Department of Music

Eric Nathan Recognized in IMPACT: Research at Brown for his Contributions as a Major Composer and as an Educator

Assistant Professor of Music Eric Nathan was recently recognized in a story published in the printed journal, IMPACT: Research at Brown. The online version of the story follows below. Bravo, Professor Nathan!

Music faculty member moves into leading rank of new classical composers

By Allie Reed, Class of 2021, for IMPACT: Research at Brown

Assistant Professor of Music Eric Nathan earns accolades from critics, composers and professors alike.

PROVIDENCE, R.I. [Brown University] — On a September night in 2019, Eric Nathan received a standing ovation as he stood on the stage of Boston’s Symphony Hall. The Boston Symphony Orchestra had just played the world premiere of his "Concerto for Orchestra."

For many months preceding the performance, Nathan, an assistant professor of music at Brown University, had been developing his latest commission from the BSO (the third in the past five years), researching and building the piece. The roots of his concerto actually went back much further: The first score Nathan ever bought was Bartok’s "Concerto for Orchestra," and his fascination with the concerto form came together when, as a teenager, he saw the BSO perform the Bartok at Tanglewood.

Nathan’s creative world advanced as he started taking violin, piano and trumpet lessons at an early age. He discovered that, while he loved to perform, he hated to practice. Yet composition, he found, was something he could do “all day long.” And he wrote his first composition, "Proclamation for Trumpet and Piano," while in high school.

When Nathan composes, his studio may look similar to that of a historian writing a book. The room is covered with scores by other composers, which he uses to research how they dealt with similar issues. He also listens to music and fills notebooks with ideas before writing.

“When I’m writing,” he said, “I’ll have ideas of the larger-range picture or gestures,” usually sketching them out by hand, sometimes using words to describe what he is going for. “Then I hone in on rhythms, pitches and creating motives. Once I’ve composed a motive, I find that it usually then starts to take on its own life and presents new questions and ideas that can help lead me forward.”

He uses many methods to “coax out ideas.” Sometimes this means looking at pictures of conductors or performers.

Other times, as with his Emily Dickinson song cycle that premiered in Dallas in January 2019, he finds inspiration from on-the-scene research. “There is something powerful about a sense of place that can help one feel connection to the past,” Nathan said.

Another piece, "the space of a door," a 2016 Boston Symphony commission, was based on his emotional experience visiting the Providence Athenaeum for the first time.

Nathan, who joined the Brown faculty in 2015, said he’s found techniques to work around roadblocks, like listening to his composition in a new space, with others, or while lying down or walking around. “If I invite someone in to listen with me, I listen completely differently than when I listen alone,” he said.

Nathan thinks of his method of composing as a dialogue between what he wants on a conscious level and what the piece wants on a subconscious one.

For instance, after immersing himself in Dickinson’s world by experiencing the sense of her house and standing in the room where she wrote her poetry, Nathan wrote a song cycle based on Dickinson’s Civil War-time correspondence with Thomas Wentworth Higginson. He used their letters to “tell a story through music, about Dickinson’s struggles as a woman poet and Higginson’s struggles for the abolition of slavery.” The 45-minute piece had a series of premiere performances in 2019, culminating in going “home” to near the Dickinson Museum in Amherst.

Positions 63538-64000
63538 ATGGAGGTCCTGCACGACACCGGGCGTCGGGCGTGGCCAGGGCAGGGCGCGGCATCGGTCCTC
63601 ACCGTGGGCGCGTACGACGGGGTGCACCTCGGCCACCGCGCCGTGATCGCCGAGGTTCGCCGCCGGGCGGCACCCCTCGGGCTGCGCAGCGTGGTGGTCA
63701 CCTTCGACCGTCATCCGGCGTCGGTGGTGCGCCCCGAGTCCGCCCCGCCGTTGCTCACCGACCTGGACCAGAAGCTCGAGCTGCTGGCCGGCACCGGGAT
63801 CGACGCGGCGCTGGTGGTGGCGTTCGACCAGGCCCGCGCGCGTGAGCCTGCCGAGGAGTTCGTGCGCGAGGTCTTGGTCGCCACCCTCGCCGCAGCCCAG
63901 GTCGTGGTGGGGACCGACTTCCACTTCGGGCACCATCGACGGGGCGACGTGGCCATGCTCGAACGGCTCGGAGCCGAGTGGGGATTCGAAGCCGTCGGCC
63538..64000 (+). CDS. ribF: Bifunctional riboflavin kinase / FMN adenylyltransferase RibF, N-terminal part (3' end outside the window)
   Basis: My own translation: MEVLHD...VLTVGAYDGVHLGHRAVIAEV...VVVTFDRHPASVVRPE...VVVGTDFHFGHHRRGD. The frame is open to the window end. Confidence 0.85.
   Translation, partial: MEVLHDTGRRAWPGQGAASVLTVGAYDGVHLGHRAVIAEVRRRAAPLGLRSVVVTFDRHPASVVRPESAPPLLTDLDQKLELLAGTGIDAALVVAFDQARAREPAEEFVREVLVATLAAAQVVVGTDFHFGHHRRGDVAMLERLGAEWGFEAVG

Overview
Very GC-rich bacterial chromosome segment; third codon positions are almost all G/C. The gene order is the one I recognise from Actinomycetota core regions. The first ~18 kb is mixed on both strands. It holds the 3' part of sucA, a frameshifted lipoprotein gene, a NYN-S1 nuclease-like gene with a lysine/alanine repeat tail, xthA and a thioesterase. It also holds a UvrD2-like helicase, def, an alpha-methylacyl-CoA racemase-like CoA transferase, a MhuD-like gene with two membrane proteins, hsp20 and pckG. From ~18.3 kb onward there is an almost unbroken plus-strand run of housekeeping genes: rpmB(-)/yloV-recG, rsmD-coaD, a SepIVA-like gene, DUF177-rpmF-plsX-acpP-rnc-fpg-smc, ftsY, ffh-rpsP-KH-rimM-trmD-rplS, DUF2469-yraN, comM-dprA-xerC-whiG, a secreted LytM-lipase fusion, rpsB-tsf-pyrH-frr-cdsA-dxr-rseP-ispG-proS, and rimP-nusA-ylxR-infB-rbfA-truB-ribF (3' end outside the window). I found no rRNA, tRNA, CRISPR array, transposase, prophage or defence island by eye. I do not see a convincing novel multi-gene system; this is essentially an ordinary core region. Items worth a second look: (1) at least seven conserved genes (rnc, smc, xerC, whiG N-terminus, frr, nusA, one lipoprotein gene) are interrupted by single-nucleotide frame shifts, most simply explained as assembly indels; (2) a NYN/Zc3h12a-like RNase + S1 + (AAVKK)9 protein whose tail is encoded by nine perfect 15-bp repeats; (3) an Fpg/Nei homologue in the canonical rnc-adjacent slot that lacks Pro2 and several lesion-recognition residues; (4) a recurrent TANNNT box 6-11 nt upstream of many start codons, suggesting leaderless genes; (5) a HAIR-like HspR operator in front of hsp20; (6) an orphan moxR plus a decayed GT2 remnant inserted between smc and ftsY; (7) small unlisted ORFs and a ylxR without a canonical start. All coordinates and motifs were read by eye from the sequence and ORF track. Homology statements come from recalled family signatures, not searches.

Robert Kirzinger, associate director of program publications for the Boston Symphony Orchestra, said he is “continually impressed with Eric’s ability to unlock the personalities of the instruments and ensembles he’s writing for,” expressing a wide range of emotions in his work, from humor to grief.

Nathan said it took him time to let go of the idea of the “genius composer,” whose ideas flow seamlessly from head to page all at once. Instead, he said, “I’m experimenting, I’m failing, I’m learning and meeting these musical elements anew each time I write.” 

Nathan is known in the music world for his adventurous spirit.

"As Above, So Below," commissioned by the New York Philharmonic in 2014, is a duet for a solo trombonist that Nathan describes as “a dialogue between two sides of the same instrument.” The performer physically removes one of the trombone’s tuning slides, to “project the sound forwards out of the trombone’s bell, or backwards from the opened tuning slide.” The result is two distinct characters that can be put into conversation with each other, despite the voices coming from just one performer.

Nathan’s "Missing Words" series pays homage to Ben Schott’s book "Schottenfreude," which is a collection of German words created for the modern world. Each piece is based off a word, which Nathan uses as a lens to find new sounds.

The critical response to Nathan’s latest concerto was positive; Boston Globe critic Zoe Madonna wrote, “I’d happily have heard it over again as soon as it ended.”

The BSO’s Chamber Players will reprise Nathan’s "Why Old Places Matter" (2014) in March 2020.

John Harbison, a Pulitzer- and MacArthur Fellowship–winning composer and professor of music composition at the Massachusetts Institute of Technology, said he believes Nathan will be “an important American composer for many years to come.” He also praised Nathan’s teaching for inspiring students to make a mark in the “fascinating and competitive world of new concert music.”